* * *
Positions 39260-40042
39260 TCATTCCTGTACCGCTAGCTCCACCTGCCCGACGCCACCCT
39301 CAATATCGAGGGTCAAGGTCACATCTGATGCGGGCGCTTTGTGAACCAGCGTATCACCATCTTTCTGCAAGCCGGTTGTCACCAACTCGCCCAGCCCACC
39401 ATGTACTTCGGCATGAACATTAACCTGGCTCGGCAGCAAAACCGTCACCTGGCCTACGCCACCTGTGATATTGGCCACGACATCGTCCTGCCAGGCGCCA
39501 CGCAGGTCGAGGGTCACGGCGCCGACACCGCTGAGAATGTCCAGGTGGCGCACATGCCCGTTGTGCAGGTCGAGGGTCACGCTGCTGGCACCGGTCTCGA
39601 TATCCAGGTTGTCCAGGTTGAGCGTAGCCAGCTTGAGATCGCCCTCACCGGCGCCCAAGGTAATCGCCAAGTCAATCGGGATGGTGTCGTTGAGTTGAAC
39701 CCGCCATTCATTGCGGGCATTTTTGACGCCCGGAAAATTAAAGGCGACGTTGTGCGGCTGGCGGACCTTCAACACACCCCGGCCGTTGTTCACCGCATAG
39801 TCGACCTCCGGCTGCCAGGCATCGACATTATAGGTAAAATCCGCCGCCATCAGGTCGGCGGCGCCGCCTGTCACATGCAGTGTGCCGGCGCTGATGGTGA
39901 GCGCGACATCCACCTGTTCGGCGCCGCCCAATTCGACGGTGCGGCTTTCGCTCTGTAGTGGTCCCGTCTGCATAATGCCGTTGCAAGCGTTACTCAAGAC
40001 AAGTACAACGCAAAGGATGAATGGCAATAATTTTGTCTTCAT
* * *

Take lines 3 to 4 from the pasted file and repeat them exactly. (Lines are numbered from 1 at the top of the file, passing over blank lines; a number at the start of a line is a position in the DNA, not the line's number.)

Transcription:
39301 CAATATCGAGGGTCAAGGTCACATCTGATGCGGGCGCTTTGTGAACCAGCGTATCACCATCTTTCTGCAAGCCGGTTGTCACCAACTCGCCCAGCCCACC
39401 ATGTACTTCGGCATGAACATTAACCTGGCTCGGCAGCAAAACCGTCACCTGGCCTACGCCACCTGTGATATTGGCCACGACATCGTCCTGCCAGGCGCCA